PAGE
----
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Fair Trade: Feel-good fashion or global blueprint?

Click here to access a Powerpoint presentation from a recent lecture given by fair trade pioneer and Senior Research Fellow in Economics at Homerton  College in the University  of Cambridge, Dr Mark Hayes. In addition to this Powerpoint presentation, you can also access all of his fair trade related work on his website.

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Namayiana - Fair Trade Producer Visit Click here to learn how you can invest in fair trade.

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Life after Fairtrade Fortnight

This week I have been getting back into the swing of life as an SRO after Fairtrade Fortnight and the AGM. I returned to the Islington Arts and Media School, where I gave a presentation to their year 9’s during Fairtrade Fortnight, to see how the pupils had interpreted their knowledge of Fairtrade into a variety of activities for local primary schools, including a fantastic fashion and music show. My Fairtrade knowledge was tested in a banana tasting session where I had to taste two bananas and decide which was fairtrade, guessing correctly (Phew!) and winning myself a sticker. Whilst at the event I met Islington’s Schools Environmental Project Officer who is currently working on an information resource for schools in the borough to provide guidance and contacts centred around sustainability issues for schools.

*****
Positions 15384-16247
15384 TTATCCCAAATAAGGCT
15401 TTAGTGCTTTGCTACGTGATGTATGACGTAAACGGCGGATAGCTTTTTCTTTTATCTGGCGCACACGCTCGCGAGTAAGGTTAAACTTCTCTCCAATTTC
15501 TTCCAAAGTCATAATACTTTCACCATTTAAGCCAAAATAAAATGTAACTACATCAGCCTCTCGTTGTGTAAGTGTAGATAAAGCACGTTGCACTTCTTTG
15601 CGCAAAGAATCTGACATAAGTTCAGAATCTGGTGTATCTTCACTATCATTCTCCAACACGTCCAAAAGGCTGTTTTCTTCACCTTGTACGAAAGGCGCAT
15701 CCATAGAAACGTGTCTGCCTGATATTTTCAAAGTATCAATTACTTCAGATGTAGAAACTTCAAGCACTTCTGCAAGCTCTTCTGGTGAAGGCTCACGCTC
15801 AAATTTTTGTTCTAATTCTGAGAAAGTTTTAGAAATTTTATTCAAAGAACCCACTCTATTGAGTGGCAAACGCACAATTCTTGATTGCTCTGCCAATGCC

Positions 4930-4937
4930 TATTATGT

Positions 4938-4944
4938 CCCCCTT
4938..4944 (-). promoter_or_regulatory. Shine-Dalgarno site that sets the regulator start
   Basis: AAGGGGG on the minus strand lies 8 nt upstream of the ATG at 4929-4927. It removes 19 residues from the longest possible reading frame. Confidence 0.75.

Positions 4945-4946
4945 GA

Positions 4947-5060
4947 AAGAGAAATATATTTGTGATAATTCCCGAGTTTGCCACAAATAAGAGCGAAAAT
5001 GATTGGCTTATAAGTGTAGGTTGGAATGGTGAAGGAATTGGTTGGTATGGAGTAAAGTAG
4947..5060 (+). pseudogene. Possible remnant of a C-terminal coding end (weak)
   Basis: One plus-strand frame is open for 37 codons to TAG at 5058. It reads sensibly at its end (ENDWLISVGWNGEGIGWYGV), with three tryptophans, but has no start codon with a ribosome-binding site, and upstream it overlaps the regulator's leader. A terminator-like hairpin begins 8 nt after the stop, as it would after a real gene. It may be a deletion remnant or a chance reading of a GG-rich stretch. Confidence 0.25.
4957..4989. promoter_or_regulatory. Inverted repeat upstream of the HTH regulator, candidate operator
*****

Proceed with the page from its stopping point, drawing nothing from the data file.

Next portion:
Preparations for UK Aware are going well and a big thank you to all who have responded to our request for assistance at the event. If anyone would like to pop down just to see the exhibition and come and say hello please get in touch with me here.